Starting a new  business often has it’s beginnings with an entrepreneur having an idea and a plan to attract customers to a product that has value.  The idea is usually any one of many items  that will provide customers with either their needs or their wants.

A new car, a mattress with adjustable firmness, hiking boots, sunglasses, a warm winter jacket, skis, skateboards, headache medication, Windows Office software, a corporate jet, a Dell computer and an HP printer are just of few examples of the thousands of items produced by companies that have identified needs or the “wants” of people that they think will buy their product.

A business plan usually includes a mission statement that defines the corporate path seeking to provide a customer base with a quality product having value.

The search for startup funding traditionally has a clear statement of structure and a projected path to profitability with a clear outline of how that customer base will be expanded with the attendant expected income. These projections usually include detailed source and customer growth studies.

The downward spiral of Groupon, Zynga and Facebook stock prices is no surprise to anyone who has thought about the needs of potential customers when starting a business.

These companies in their organization structure have clearly concentrated on developing a (mission) plan to create excitement about plans to raise a ton of money with an IPO.

Mark Pincus the founder of Zynca celebrated the success of the IPO by selling, at the first available moment, a significant amount of stock at $12 before it’s dive to a current price of about $2 or $3 a share.

The early actions of the Groupon founding group also caused concern in the investment community. They are dueling with the SEC over accounting practices.  In business it is simply not smart to get into a duel with the exceptionally long sword arm of the SEC

The Facebook IPO will become a legendary story of poor management while raising more money than is anyway understandable to long time conservative financial professionals.

The money in each case was raised with no creditable plan to move to a profitable operation.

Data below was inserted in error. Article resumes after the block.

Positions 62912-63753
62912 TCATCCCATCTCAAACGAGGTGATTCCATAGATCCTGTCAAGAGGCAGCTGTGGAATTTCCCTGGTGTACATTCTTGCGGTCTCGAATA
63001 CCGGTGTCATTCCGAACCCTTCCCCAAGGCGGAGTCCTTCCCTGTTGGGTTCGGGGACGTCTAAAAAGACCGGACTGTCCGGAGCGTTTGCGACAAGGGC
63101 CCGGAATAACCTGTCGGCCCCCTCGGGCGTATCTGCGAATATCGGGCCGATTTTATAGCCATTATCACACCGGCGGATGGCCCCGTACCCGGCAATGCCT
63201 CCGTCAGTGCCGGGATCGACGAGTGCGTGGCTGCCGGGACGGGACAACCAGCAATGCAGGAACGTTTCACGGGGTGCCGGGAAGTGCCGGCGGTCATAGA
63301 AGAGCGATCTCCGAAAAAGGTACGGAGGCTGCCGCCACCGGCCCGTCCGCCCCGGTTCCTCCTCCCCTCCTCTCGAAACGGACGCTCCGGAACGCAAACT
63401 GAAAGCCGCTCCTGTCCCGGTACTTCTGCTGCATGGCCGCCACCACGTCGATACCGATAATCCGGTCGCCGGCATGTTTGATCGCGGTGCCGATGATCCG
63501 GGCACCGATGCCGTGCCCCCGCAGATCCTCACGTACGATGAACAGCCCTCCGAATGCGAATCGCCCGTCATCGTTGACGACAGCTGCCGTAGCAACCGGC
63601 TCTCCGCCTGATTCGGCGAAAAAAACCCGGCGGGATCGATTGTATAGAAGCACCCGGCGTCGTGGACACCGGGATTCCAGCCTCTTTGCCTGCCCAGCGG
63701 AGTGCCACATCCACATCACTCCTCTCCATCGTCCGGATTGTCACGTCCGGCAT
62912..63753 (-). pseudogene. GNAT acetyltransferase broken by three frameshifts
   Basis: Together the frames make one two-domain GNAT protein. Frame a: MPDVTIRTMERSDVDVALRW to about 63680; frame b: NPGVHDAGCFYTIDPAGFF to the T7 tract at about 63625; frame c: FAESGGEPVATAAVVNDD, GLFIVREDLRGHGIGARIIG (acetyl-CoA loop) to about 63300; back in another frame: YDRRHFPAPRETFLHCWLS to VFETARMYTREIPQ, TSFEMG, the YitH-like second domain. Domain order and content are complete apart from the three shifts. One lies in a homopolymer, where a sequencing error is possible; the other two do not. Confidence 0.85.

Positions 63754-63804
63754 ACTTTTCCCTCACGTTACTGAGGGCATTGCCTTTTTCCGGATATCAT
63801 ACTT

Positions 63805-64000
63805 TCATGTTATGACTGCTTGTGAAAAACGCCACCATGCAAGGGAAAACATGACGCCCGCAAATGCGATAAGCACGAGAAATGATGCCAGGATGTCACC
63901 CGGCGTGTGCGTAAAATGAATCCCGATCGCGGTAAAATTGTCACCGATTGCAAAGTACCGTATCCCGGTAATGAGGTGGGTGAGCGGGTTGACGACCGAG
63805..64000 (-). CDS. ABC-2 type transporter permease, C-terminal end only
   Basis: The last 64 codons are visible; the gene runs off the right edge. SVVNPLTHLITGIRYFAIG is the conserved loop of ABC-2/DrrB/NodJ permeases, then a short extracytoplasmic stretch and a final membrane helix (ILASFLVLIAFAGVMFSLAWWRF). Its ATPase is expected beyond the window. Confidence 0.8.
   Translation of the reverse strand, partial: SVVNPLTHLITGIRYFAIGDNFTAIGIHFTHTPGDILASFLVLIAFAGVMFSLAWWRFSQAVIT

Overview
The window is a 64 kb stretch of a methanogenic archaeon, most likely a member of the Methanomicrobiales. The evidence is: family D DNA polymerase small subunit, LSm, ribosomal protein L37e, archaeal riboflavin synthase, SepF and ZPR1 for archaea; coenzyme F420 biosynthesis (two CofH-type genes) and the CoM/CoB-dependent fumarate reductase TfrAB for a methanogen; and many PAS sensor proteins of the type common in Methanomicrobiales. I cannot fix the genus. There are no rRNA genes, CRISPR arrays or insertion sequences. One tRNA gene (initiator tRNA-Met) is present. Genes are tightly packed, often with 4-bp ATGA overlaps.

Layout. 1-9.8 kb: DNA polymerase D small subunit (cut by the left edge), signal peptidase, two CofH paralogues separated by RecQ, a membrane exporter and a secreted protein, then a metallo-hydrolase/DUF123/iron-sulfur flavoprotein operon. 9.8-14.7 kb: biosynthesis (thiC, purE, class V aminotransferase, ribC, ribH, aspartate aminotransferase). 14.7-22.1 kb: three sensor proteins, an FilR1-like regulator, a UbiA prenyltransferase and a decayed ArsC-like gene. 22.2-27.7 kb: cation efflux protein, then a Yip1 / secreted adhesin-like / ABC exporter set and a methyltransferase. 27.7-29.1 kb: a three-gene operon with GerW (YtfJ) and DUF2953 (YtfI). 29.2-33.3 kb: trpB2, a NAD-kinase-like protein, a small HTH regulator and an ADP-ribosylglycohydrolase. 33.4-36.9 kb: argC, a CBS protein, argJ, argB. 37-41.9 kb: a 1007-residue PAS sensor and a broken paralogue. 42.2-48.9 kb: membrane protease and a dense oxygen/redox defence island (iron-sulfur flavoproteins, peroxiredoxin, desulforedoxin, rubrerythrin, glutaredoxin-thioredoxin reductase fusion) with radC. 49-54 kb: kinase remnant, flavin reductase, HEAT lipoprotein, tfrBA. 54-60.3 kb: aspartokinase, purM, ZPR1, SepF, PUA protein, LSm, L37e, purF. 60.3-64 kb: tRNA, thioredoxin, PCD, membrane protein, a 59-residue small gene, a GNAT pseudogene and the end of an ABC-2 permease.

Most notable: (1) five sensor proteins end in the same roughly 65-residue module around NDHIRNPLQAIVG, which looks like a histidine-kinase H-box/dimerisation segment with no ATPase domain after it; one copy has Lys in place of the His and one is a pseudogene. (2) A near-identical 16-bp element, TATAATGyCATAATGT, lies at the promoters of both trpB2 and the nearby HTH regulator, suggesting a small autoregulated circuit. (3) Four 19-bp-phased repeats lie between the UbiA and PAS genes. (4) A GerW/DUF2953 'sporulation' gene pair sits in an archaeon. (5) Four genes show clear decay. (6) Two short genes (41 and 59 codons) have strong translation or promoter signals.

Warren Buffet has said that “ he doesn’t invest in technology because he doesn’t understand it” His statement is generous.  I believe that he totally understands that many of the technology IPOs are by companies that have leadership that really doesn’t understand how to build a profitable company.

The three examples here are all too typical.  Groupon and Facebook each were put together by exceptional, but narrow, talent which was not tempered with required business building experience.  Nor do they seem to know how or have interest in meeting customer requirements to build a solid, faithful, profitable, supporting group of followers.

Groupon promotes a discount system that fills their supporting retail organizations with a bottom feeding group of customers who disappear soon as the Groupon discount ends.

Facebook has a huge following worldwide. Unfortunately a large part of the following is either disinterested in the advertising or is often in poor countries where the Facebook following does not have the money to purchase products advertised.

Facebook in an effort to prop up the income column has done a deal with Zynga hoping that they sell enough virtual cows to improve the bottom line

Zynga with a straight face explained their expectation to make money on their free Farm Villa game by selling virtual farm stock and equipment.  It’s hard enough to make profits selling real cattle. I can’t believe anyone would take a company seriously that expected to become profitable by selling virtual cows to it’s game playing customers

Facebook has enough money that they could possibly find a profitable area of operation before they spend it all.

They might benefit by studying the Apple story and the removal of Steve Jobs from the leadership for a number of years during which he learned to harness his brilliance into a plan for profits

Maybe farming Mark Zuckerberg out for a decade would work for Facebook if they could find an interim leadership team  that could figure out how to use the money they have and the millions of followers to build a profitable business.

He seems to be a bright young man. If he gained some maturity and lost the hoodie he might then do a Steven Jobs and take Facebook into a level of sensible operations.

I’m sure Buffet doesn’t write off all technology. There is IBM, Amazon, Google, Discover Bank and of course Apple and many others.  Not too shabby a group.